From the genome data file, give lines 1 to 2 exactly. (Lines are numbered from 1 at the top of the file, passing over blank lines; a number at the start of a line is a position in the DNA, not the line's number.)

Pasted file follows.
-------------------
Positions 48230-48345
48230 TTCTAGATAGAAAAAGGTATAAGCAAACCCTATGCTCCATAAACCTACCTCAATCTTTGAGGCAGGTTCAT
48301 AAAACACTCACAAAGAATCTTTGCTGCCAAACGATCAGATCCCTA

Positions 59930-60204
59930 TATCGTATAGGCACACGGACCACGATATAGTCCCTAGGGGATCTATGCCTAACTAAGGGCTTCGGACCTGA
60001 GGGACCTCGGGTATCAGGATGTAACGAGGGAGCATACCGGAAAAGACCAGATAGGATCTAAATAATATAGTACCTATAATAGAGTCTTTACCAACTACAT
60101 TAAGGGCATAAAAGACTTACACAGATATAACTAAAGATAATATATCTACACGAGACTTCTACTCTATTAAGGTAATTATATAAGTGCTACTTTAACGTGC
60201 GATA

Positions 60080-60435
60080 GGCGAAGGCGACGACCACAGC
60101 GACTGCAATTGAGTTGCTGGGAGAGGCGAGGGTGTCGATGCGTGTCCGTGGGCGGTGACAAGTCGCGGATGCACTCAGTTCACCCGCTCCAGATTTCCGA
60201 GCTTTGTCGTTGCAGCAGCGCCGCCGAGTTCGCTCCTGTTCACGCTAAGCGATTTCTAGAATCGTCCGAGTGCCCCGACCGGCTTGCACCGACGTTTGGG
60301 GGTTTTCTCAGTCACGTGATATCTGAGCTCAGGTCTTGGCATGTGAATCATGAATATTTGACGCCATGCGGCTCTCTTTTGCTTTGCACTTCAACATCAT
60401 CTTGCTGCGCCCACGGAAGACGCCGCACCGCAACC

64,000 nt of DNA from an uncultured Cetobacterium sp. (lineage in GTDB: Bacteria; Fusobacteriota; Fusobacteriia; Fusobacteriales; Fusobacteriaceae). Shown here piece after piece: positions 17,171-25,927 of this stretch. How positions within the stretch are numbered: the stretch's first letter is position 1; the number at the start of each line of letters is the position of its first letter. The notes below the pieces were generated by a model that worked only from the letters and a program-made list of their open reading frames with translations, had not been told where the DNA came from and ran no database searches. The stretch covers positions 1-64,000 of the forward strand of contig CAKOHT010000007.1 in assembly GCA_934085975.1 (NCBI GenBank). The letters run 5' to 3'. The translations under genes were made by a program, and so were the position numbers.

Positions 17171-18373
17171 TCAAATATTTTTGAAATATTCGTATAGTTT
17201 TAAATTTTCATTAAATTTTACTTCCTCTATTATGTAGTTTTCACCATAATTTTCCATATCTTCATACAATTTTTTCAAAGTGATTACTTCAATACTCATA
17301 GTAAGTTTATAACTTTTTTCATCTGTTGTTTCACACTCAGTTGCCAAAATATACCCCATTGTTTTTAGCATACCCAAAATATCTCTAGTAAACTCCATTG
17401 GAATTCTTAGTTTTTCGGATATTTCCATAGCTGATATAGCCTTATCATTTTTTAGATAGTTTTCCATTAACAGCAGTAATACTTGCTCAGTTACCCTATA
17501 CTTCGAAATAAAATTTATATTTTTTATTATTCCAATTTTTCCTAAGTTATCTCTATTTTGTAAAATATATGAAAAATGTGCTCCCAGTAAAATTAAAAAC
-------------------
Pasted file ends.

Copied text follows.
Positions 48230-48345
48230 TTCTAGATAGAAAAAGGTATAAGCAAACCCTATGCTCCATAAACCTACCTCAATCTTTGAGGCAGGTTCAT